Go to MongoDB Using Kafka Connectors - Ultimate Agent Guide
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Go is a modern language built on typed and native code compiling concepts while feeling and utilizing some benefits of dynamic languages. It is fairly simple to install and use, as it provides readable and robust code for many application use cases.
One of those use cases is building agents that report to a centralized data platform via streaming. A widely accepted approach is to communicate the agent data through subscription of distributed queues like Kafka. The Kafka topics can then propagate the data to many different sources, such as a cluster.
Our agent is going to run Go. Therefore, you will need to install the Go language software on your host.
Once this step is done, we will create a Go module to begin our project in our working directory:
Now we will need to add the Confluent Kafka dependency to our Golang project:
Obtain the Kafka cluster connection string via Cluster Overview > Cluster Settings > Identification > Bootstrap server for future use. Basic clusters are open to the internet and in production, you will need to amend the access list for your specific hosts to connect to your cluster via advanced cluster ACLs.
Important: The Confluent connector requires that the Kafka cluster and the Atlas cluster are deployed in the same region.
or use an existing Atlas cluster in your project. Since we are using a time series collection, the clusters must use a 5.0+ version. Prepare your Atlas cluster for a Confluent sink Atlas . Inside your project’s access list, enable user and relevant IP addresses of your connector IPs. The access list IPs should be associated to the Atlas Sink Connector, which we will configure in a following section. Finally, get a hold of the Atlas and the main cluster DNS. For more information about best securing and getting the relevant IPs from your Confluent connector, please read the following article: .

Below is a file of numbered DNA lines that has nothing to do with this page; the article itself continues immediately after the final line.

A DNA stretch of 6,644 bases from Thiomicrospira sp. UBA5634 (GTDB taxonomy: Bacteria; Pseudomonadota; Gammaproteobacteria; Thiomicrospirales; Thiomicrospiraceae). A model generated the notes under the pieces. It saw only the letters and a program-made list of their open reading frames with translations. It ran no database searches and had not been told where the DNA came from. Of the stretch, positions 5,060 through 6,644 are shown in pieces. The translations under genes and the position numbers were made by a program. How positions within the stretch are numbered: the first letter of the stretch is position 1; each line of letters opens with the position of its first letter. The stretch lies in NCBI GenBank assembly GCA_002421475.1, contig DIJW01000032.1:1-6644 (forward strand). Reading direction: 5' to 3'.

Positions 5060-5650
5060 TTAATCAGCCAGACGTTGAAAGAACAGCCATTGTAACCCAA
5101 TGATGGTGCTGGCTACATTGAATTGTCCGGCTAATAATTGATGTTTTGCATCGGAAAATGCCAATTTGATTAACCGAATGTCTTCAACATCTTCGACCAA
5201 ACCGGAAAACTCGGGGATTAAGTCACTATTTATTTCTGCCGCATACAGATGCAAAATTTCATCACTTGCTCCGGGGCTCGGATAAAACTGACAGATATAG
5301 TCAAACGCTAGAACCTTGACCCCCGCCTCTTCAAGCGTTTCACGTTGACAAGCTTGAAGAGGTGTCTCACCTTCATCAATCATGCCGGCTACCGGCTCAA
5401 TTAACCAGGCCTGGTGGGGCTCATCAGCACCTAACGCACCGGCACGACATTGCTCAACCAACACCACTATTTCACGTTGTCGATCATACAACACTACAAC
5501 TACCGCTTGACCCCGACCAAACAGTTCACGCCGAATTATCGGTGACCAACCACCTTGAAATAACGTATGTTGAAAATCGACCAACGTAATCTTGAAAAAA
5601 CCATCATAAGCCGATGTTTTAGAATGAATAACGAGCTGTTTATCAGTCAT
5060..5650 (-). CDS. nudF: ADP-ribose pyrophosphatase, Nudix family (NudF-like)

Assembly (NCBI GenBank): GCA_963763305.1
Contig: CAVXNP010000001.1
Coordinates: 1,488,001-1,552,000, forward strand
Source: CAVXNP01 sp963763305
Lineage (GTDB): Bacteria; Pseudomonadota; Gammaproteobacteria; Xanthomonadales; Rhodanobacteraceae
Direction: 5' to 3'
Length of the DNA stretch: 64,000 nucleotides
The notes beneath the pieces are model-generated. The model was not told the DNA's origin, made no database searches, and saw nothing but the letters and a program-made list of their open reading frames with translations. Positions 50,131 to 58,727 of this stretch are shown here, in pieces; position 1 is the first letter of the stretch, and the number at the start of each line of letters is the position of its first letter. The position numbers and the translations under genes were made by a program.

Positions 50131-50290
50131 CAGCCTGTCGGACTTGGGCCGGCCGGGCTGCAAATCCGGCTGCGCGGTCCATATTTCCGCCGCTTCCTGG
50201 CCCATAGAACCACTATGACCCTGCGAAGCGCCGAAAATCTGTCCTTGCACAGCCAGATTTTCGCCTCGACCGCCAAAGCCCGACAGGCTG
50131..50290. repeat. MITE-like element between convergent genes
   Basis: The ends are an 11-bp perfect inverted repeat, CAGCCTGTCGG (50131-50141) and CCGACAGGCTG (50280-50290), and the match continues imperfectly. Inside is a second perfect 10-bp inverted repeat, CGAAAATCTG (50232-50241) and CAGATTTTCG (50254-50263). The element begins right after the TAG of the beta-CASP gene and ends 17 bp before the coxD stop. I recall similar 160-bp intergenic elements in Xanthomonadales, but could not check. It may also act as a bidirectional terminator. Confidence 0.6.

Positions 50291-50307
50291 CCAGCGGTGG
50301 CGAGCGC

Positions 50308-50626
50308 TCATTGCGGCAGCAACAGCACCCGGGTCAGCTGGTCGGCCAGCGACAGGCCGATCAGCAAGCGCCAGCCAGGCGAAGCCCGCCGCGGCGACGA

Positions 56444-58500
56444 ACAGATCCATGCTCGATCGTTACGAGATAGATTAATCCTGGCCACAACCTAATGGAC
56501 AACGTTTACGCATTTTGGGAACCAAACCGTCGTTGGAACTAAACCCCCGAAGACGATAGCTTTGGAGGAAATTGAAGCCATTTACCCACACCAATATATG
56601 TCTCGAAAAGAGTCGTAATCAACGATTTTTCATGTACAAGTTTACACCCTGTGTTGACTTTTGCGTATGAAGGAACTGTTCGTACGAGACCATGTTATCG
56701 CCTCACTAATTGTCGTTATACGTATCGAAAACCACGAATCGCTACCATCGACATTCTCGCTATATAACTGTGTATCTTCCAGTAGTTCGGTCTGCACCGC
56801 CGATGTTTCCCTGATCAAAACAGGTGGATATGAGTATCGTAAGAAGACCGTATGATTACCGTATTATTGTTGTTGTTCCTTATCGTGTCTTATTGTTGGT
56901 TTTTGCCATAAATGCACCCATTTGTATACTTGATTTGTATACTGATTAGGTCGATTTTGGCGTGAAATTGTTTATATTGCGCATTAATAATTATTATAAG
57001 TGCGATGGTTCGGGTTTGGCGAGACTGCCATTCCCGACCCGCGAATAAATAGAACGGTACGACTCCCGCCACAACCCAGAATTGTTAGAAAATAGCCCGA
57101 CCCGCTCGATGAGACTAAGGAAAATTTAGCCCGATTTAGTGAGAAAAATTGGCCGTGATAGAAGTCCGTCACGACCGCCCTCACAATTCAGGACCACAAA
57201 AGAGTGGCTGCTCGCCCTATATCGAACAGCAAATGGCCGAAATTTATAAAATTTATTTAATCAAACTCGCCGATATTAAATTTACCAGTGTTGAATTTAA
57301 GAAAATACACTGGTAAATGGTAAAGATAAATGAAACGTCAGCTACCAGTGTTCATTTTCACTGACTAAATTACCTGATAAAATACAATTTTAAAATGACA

Now that we have our Kafka cluster and Atlas clusters created and prepared, we can initialize our agent code by building a small main file that will monitor my
./filesdirectory and capture the file names and sizes. I’ve added a file called
test.txtwith some data in it to bring it to ~200MB.
Let’s create a file named
main.goand write a small logic that performs a constant loop with a 1 min sleep to walk through the files in the
The above code simply imports helper modules to traverse the directories and for JSON documents out of the files found.
We can test this agent by running the following command:
The agent will produce JSON documents similar to the following format:
Now we are going to create a Kafka Sink connector to write the data coming into the “files” topic to our Atlas Cluster’s time series collection.
The following are the inputs provided to the connector: Once you set it up, following the guide, you will eventually have a similar launch summary page: After provisioning every populated document into the
filesqueue will be pushed to a time series collection
hostMonitor.fileswhere the date field is
Timeand metadata field is
Now let’s edit the
main.gofile to use a Kafka client and push each file measurement into the “files” queue.
Add the client library as an imported module:
Add the Confluent cloud credentials and cluster DNS information. Replace
<CONFLUENT-SERVER>:<CONFLUENT-PORT>found on the Kafka Cluster details page and the
<SECRET-KEY>generated in the Kafka Cluster:
The following code will initiate the producer and produce a message out of the marshaled JSON document:
main.gofile will look as follows:
Now when we run the agent while the Confluent Atlas sink connector is fully provisioned, we will see messages produced into the
hostMonitor.filestime series collection:
To put our data into use, we can create some beautiful charts on top of the time series data. In a , we configure the X axis to use the Time field, the Y axis to use the Size field, and the series to use the Name field. The following graph shows the colored lines represented as the evolution of the different file sizes over time. Now we have an agent and a fully functioning Charts dashboard to analyze growing files trends. This architecture allows big room for extensibility as the Go agent can have further functionalities, more subscribers can consume the monitored data and act upon it, and finally, MongoDB Atlas and Charts can be used by various applications and embedded to different platforms.
Building Go applications is simple yet has big benefits in terms of performance, cross platform code, and a large number of supported libraries and clients. Adding MongoDB Atlas via a Confluent Cloud Kafka service makes the implementation a robust and extensible stack, streaming data and efficiently storing and presenting it to the end user via Charts.
In this tutorial, we have covered all the basics you need to know in order to start using Go, Kafka, and MongoDB Atlas in your next streaming projects.